The presence of a wall near a rigid sphere is known to disturb the particle fore and aft flow field and thereby affect particle drag and lift. This effect has wide ranging implications in particulate flows such as the dynamics of blood cells in microvessels or the transport of particulates in channel and pipe flows. In this study, an Immersed Boundary Direct Numerical Simulation (IB-DNS) is used to predict the dynamics of a rigid spherical body in the presence of a wall at laminar flows. The wall effect is shown to be significant when the dimensionless ratio (L/D) of the particle diameter (D) to the wall distance (L) is less than 3, and when particle Reynolds number is less than 10. Based on the IB-DNS results, a correlation for the wall effect on drag coefficient is derived that can be used to predict the actual drag coefficient for rigid spheres under the influence of a wall for L/D between 0.75 and 3 and Reynolds number between 0.18 and 10. The data underlying the correlation developed herein is validated by comparison to published experimental, numerical, and analytical correlations. The application of the IB-DNS method to study the wall effect is both novel and significant. It is novel in that such an application is not yet demonstrated. It is significant in that it; (1) utilizes a uniform Cartesian fluid mesh and (2) requires no sub domains of higher grid resolution in the wall gap.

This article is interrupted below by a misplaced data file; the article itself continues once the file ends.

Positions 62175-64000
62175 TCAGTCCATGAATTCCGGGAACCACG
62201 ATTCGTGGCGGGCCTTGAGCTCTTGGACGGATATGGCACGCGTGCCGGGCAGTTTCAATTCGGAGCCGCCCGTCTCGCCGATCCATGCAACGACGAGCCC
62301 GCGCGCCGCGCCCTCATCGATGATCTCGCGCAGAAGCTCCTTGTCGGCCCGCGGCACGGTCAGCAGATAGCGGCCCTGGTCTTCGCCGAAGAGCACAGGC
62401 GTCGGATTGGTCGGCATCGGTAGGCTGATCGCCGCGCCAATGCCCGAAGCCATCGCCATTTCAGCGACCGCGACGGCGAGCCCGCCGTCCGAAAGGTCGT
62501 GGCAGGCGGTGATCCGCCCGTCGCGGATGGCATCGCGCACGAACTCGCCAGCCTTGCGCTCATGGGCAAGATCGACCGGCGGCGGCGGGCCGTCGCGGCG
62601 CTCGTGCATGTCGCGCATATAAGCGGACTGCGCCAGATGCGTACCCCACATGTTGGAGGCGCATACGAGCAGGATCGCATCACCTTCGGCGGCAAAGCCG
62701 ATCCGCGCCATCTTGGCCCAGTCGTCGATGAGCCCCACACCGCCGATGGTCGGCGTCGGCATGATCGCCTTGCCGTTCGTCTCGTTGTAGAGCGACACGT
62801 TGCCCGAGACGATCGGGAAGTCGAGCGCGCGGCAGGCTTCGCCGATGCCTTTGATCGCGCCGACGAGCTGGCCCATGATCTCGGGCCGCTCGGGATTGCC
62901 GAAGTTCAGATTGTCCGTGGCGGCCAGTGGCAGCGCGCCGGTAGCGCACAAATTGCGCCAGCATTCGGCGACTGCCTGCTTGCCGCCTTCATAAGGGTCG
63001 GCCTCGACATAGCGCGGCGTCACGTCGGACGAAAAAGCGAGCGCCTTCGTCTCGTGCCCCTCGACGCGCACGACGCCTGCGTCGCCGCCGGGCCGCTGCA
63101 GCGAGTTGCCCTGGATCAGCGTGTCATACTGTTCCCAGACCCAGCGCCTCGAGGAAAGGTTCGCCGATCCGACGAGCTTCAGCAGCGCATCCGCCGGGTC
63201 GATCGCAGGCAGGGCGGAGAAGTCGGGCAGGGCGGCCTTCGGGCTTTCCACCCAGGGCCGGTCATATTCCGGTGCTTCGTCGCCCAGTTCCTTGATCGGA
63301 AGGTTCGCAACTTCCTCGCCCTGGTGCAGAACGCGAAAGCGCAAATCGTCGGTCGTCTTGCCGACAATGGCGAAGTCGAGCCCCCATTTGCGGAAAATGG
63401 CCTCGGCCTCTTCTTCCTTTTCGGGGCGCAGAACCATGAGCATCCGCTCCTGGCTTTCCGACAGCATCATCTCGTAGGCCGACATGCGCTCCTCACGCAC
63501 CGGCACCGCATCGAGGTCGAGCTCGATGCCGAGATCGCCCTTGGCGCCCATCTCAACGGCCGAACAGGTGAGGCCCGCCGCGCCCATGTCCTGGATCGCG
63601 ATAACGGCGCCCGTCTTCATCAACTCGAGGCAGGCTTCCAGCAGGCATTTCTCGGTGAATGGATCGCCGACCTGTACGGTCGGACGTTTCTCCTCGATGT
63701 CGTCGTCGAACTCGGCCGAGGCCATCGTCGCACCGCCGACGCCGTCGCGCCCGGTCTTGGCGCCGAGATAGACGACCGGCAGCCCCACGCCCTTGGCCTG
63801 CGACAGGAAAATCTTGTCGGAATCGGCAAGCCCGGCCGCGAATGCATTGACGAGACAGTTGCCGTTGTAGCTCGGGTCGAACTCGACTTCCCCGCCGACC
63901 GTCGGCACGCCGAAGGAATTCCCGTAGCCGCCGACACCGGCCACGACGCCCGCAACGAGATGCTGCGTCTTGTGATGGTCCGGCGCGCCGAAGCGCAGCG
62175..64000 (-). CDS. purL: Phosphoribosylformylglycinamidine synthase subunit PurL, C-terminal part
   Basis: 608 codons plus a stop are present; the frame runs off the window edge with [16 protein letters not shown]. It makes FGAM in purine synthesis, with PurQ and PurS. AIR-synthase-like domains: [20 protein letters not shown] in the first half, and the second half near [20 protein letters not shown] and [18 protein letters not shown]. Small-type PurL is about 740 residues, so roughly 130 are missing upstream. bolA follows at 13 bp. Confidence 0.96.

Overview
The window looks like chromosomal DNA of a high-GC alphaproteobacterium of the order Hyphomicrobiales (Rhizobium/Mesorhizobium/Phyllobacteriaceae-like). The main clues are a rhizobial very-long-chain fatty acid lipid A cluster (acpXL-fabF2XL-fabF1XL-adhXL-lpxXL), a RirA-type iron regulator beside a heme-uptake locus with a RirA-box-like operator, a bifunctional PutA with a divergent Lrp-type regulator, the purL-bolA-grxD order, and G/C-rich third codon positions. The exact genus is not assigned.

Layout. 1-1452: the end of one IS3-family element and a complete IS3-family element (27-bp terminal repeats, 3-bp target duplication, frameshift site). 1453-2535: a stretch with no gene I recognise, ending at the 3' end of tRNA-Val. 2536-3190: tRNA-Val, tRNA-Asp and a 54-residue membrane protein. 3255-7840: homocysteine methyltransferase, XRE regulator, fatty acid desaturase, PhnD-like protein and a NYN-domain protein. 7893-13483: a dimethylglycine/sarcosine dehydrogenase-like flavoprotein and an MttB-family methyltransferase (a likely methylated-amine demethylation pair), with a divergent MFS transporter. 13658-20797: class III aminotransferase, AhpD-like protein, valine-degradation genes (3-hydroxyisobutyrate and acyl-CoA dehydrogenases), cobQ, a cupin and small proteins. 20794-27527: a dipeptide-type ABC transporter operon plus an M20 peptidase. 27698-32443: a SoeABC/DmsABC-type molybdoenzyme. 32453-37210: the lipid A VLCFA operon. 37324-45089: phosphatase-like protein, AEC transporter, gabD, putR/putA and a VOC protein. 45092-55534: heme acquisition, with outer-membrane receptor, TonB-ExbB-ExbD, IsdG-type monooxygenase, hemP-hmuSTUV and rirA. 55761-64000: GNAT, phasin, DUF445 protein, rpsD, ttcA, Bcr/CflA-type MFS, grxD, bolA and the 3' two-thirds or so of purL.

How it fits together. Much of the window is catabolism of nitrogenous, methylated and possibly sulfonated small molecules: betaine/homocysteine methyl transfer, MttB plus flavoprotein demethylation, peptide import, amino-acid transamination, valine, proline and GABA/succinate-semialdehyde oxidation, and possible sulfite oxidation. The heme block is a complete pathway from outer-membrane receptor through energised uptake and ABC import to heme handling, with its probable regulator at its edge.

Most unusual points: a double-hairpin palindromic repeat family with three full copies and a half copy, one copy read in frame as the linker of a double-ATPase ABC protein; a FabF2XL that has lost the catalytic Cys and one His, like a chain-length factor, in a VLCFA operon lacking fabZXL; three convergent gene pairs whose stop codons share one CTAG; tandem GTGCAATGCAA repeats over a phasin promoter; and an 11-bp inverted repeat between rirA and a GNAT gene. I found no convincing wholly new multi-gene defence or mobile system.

- Fluids Engineering Division
An Immersed Boundary Direct Numerical Simulation Study of the Wall Effect on the Dynamics of a Rigid Sphere
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Gatewood, J, & Feng, Z. "An Immersed Boundary Direct Numerical Simulation Study of the Wall Effect on the Dynamics of a Rigid Sphere." Proceedings of the ASME 2017 Fluids Engineering Division Summer Meeting. Volume 1B, Symposia: Fluid Measurement and Instrumentation; Fluid Dynamics of Wind Energy; Renewable and Sustainable Energy Conversion; Energy and Process Engineering; Microfluidics and Nanofluidics; Development and Applications in Computational Fluid Dynamics; DNS/LES and Hybrid RANS/LES Methods. Waikoloa, Hawaii, USA. July 30–August 3, 2017. V01BT12A010. ASME. https://doi.org/10.1115/FEDSM2017-69381
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